Growers battle citrus greening with giant tent

- You can't see it from the road, but tucked away in a remote area of Lake Wales in Polk County is a vast operation set up to protect on the state's most vital commodities: The citrus industry.

"It was a seed that was planted by the University of Florida.  They had a conceptual project in place that our growers and ourselves took a look at and we've just taken it to a commercial level," said Steven Callaham of the Dundee Citrus Growers Association.

The large tents appear sheer, but they are built to withstand any weather scenario.  They are also highly secured.  You must scan a pass to get inside. Once the doors open, fans start blowing to keep out an enemy.

"If there happens to be any insects that are hanging out on the outside of the structure, you open the doors and the fan blows the wind outside so that they don't come in with you," Callaham explained.

Underneath these tents are budding citrus trees as far as the eye can see.

"We planted 20 acres under protective screening, which is called 'CUPS' -- Citrus Under Protective Screening," said Ed Pines, the owner of EIP Citrus Management.

Pines saw this as a way of turning the industry in a new direction.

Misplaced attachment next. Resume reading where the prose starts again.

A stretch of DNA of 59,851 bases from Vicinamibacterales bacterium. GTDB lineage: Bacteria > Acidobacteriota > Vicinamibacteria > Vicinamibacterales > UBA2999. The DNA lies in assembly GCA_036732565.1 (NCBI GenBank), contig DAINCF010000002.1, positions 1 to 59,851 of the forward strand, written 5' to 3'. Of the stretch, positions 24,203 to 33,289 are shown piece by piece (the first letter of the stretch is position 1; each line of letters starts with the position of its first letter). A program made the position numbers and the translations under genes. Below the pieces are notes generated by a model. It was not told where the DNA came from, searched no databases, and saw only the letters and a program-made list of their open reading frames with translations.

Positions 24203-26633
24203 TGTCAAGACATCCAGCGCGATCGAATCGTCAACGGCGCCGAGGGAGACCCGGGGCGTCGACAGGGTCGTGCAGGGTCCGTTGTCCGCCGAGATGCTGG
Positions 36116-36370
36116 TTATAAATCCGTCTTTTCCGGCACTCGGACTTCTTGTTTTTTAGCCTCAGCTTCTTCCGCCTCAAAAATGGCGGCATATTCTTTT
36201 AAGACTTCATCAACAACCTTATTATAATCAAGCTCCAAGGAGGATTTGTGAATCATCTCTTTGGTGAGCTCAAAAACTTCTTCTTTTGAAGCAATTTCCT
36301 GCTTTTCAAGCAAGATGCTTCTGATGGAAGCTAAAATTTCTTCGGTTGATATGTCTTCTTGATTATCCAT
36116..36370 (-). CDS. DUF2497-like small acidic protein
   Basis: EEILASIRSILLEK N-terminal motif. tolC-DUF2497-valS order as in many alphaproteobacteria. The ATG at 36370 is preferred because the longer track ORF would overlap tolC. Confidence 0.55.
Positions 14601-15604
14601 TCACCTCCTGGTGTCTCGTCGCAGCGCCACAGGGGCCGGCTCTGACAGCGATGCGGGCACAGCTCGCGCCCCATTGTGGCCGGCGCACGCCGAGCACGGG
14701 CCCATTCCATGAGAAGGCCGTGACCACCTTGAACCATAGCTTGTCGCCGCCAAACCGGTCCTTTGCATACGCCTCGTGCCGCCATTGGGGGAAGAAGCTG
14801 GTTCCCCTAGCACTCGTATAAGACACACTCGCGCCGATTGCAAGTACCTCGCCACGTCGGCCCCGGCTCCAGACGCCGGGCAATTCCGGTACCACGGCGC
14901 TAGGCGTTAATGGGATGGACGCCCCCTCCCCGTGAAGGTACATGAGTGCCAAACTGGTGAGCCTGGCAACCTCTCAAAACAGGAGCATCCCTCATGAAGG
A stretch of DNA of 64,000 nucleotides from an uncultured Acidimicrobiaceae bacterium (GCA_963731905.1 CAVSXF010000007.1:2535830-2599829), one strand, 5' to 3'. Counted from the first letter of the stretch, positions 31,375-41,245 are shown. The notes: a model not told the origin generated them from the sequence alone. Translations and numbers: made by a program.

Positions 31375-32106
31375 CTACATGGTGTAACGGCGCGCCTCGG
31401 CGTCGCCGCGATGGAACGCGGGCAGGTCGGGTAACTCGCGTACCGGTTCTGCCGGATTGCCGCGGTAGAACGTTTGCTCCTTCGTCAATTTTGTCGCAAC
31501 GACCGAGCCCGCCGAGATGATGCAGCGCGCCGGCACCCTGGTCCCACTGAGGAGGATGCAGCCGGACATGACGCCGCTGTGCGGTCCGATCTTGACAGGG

"We can't survive or sustain our current growing practices or growing citrus outside with HLB, which is a greening disease," said Pines.

There is even a weather station inside that tracks the temperature, humidity, wind speed and the moisture of the ground.

Besides protecting the crop, they are hoping to develop a sustainable fruit with consumer appeal.  They are growing mandarin oranges.

"The reason we developed this concept was to bring to the consumer good-tasting Florida fruit using less chemicals, less water, less pesticides," continued Pines.

The crop was planted in 2016. It still has about a year to flourish. Major retail chains are taking notice.

"They are very excited. There's a lot of challenges that the Florida Citrus Industry is experiencing right now," Callaham offered.

"Now that people have seen the structure and they've seen what we've built here, it brings excitement. It brings freshness. It brings job security, which is important for us," Pines added.

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